Sure, we love a good hunk of marbled Kobe beef as much as the next fella. But there's something special about seafood. Maybe it's the ephemeral nature of dishes culled from the ocean (the best stuff was swimming only hours before it hits your plate). Maybe it's the culinary versatility of each specific fish or mollusk and almost infinite variety of species. Maybe it's the diversity of offerings from cultures as distant from each other as Bangor, Maine, and Ginza, Japan. Whatever it is, seafood may represent the pinnacle of cuisine, and, here, collected for you, are three restaurants that stand above the others in this category. Of course, you'll have to use a lot of frequent-flier miles to get to them, but trust us — it'll be worth it.
Spain: Asador Etxebarri
In a tiny Basque village, self-taught cook Victor Arguinzoniz grills seafood — or to be more precise, he subjects oysters, salt cod, and even caviar to smoke from charcoal that he prepares himself, twice daily, using equipment he built. His efforts recently propelled Etxebarri onto the S. Pellegrino World's 50 Best Restaurants list. Asador Etxebarri, 1 Plaza San Juan, Atxondo, Spain, 94-658-30-42; asadoretxebarri.com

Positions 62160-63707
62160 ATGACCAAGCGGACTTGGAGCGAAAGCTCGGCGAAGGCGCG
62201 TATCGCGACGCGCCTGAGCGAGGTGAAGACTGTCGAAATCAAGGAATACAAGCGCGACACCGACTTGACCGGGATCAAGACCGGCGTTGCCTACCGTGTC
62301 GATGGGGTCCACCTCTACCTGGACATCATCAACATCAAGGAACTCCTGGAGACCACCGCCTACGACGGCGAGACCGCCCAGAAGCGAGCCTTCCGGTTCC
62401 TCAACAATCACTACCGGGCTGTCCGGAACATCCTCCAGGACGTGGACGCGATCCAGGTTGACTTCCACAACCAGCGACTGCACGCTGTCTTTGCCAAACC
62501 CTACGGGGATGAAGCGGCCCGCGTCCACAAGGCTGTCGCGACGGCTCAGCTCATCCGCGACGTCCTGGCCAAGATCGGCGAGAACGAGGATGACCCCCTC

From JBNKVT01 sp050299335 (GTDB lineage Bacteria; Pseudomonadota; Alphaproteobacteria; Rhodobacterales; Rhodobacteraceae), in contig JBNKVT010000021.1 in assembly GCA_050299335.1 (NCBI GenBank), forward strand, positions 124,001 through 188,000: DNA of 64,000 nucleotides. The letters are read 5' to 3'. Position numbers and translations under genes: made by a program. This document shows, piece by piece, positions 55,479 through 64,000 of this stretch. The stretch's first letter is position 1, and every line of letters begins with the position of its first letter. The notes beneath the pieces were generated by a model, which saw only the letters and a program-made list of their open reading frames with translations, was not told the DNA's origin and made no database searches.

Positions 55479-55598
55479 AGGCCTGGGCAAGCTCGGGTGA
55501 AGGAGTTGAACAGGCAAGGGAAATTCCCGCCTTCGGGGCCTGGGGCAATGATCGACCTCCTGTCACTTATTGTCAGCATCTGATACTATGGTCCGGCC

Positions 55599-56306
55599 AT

Japan: Ginza Harutaka
Harutaka Takahashi spent more than a decade at Tokyo's legendary Sukiyabashi Jiro before taking his three-Michelin-star-quality fish and rice to this tiny spot, where the procession of sushi never fails to impress even the pickiest of connoisseurs. This is where Tokyo's top chefs come to graze. 8-5-8 Ginza, 3F Kawabata Bldg, Tokyo, Japan, 81-3-3573-1144 (no website)
Italy: Osteria Da Fiore
Chef Mara Martin harvests the Venetian lagoon and the nearby Adriatic to produce what Italian-cookbook author Marcella Hazan called "some of the most ethereal, purest seafood cooking in Europe." The food is treated deftly and sparely: spider crab dressed with coral sauce, pasta tossed with squid and peas, and cuttlefish risotto. 2002 San Polo, Calle del Scaleter, Venice, Italy, 39-0-41-721-308; dafiore.net